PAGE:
This week’s edition of IT Hiccups focuses on the two different customer service reactions to IT errors, a nice one by Amazon UK and a not so nice one on the part of Singapore Airlines.
According to the Daily Mail, a student at the University of Liverpool by the name of Robert Quinn started to receive a plethora of packages from Amazon at his family’s home in Bromley, South London that he hadn’t ordered. The 51 packages included a baby buggy, a Galaxy Pro tablet, a 55-inch 3-D Samsung television set, a Sony PSP console, an electric wine cooler, a leaf blower, a bed, a bookcase and a chest of drawers, among other things. In total, the 51 items were worth some £3,600 (US $5,650).
The Daily Mail reported that Quinn called up Amazon and asked what was going on. According to Quinn, Amazon told him that people must be “gifting” the items to him. That surprised Quinn, since he didn’t know the people who were supposedly gifting him the items. Quinn told the Mail that he speculated that there was some sort of computer glitch affecting the Amazon’s purchase return address labels, since the items all looked as though they were meant to be sent back to Amazon by their original purchasers.
Quinn told the Mail:
I was worried that people were losing out on their stuff so I phone Amazon again and said I’m happy to accept these gifts if they are footing the cost, but I’m not happy if these people are going to lose out. But Amazon said ‘it’s on us.
The Mail checked with Amazon, who confirmed Quinn’s story. While not confirming that a computer problem affecting its return labels was the cause for the errant packages, Amazon didn’t go out of its way to deny it.
Quinn, who is an engineering student, later told the Mail that packages were still arriving. Quinn indicated that he was going to give some of the items he has received to charity, and then sell the rest to fund “an ‘innovative’ new [electric] cannabis grinder” he was designing.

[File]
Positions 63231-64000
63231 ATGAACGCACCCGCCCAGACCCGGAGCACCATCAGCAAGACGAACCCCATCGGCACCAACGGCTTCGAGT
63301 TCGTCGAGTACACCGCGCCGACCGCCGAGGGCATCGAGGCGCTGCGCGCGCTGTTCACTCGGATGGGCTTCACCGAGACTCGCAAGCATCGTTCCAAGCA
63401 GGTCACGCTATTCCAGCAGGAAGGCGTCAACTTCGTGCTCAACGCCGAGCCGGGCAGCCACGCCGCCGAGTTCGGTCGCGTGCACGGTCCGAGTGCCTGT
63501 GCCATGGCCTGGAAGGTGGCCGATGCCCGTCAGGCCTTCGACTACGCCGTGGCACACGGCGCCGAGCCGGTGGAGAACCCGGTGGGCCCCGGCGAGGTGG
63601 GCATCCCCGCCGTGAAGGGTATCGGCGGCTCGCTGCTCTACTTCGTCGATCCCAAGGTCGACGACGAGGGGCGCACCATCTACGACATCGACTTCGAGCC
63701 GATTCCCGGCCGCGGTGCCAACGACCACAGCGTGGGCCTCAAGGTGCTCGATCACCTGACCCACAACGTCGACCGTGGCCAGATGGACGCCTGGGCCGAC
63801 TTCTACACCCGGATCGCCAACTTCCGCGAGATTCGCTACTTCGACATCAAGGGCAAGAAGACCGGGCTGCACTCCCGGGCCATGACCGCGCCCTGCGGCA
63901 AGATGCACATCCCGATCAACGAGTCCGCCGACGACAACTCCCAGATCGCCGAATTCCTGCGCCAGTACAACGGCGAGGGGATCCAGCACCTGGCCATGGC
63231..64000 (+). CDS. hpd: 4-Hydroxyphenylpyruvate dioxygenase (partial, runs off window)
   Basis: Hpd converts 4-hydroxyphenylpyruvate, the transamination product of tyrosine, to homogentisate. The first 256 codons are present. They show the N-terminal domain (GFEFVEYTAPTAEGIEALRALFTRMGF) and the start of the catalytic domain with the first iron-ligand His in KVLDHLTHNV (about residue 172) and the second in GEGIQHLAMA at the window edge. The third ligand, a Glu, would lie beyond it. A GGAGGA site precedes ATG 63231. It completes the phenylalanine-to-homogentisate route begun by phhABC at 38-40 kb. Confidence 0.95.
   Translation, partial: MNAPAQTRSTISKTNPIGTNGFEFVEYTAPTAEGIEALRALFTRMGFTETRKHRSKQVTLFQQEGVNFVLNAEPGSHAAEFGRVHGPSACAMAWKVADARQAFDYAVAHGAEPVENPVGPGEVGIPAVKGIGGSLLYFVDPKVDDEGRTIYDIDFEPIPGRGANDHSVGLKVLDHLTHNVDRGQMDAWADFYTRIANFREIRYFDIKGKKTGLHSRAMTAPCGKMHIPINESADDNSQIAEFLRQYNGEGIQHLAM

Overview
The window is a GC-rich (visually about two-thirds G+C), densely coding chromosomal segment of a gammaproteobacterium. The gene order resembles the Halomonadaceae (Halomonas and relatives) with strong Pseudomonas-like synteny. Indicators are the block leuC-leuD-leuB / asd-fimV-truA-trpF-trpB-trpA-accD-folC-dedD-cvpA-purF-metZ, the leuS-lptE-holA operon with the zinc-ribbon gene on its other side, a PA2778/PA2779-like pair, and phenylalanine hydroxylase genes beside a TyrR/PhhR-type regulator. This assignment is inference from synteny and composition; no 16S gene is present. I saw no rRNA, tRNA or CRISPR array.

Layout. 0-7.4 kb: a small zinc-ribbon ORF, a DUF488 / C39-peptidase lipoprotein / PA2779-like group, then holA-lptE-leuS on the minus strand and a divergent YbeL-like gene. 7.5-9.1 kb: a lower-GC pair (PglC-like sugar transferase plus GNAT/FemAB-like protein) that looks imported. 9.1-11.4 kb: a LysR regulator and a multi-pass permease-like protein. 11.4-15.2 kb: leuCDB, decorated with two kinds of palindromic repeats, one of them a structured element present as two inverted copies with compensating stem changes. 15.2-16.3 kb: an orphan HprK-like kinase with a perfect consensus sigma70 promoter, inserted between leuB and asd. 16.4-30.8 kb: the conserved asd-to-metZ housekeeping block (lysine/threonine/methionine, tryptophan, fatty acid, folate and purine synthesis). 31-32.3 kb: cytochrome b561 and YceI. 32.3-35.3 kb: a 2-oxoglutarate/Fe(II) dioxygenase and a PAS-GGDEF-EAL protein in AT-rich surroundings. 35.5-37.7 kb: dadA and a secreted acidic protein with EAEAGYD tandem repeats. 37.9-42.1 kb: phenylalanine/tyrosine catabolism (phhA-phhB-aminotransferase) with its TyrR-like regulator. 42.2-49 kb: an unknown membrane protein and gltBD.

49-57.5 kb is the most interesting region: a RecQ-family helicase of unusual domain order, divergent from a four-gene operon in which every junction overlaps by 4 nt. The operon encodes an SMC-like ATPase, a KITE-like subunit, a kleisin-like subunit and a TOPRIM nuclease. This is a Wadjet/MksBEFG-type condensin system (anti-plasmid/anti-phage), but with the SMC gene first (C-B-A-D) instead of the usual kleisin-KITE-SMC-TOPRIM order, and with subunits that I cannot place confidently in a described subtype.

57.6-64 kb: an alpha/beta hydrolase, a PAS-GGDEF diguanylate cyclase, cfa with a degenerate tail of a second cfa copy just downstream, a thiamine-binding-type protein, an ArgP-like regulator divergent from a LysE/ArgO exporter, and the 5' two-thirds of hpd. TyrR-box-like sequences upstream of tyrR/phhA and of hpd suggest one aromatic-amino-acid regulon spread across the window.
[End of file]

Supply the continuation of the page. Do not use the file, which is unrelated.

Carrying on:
Whereas Amazon played Santa, Singapore Airlines decided instead to take on the role of Scrooge last week. According to the Sydney Morning Herald, when Singapore Airlines uploaded its business class fares for trips from Australia to Europe into a global ticket distribution system, it instead mistakenly uploaded its economy fare prices. As a result, instead of paying US $5,000 for a business class ticket, travel agents sold over 900 tickets for $2,900 before Singapore Airlines fixed the problem.
Singapore Airlines decided that its mispricing mistake wasn’t, in fact, its problem, but the travel agents’. The Herald reported that the airline, “told travel agents who sold the cheap tickets that they will have to seek the difference between the actual price and what they should have sold for from their customers, or foot the bill themselves,” if their customers want to fly in business class.
Singapore Airlines admitted, according to a Fox Newsstory, that while it had recently “recently reassigned a booking subclass originally designated to economy class bookings to be used for business class bookings from December 8, 2014,” which could cause confusion, “the airfare conditions for the fare clearly stated that it was only valid for economy class travel.” In other words, we may have screwed up, but the travel agents should have caught our error anyway.
Scrooge would indeed be proud.
Last year, both Delta and United Airlines decided to honor online fare errors, in the latter case even when fares were priced at $0.
Update: The Daily Mail is now reporting that Singapore Airlines has decided to honor the mispriced tickets after all. Tiny Tim must be rejoicing.
In Other News ….
Robert N. Charette is a Contributing Editor to IEEE Spectrum and an acknowledged international authority on information technology and systems risk management. A self-described “risk ecologist,” he is interested in the intersections of business, political, technological, and societal risks. Charette is an award-winning author of multiple books and numerous articles on the subjects of risk management, project and program management, innovation, and entrepreneurship. A Life Senior Member of the IEEE, Charette was a recipient of the IEEE Computer Society’s Golden Core Award in 2008.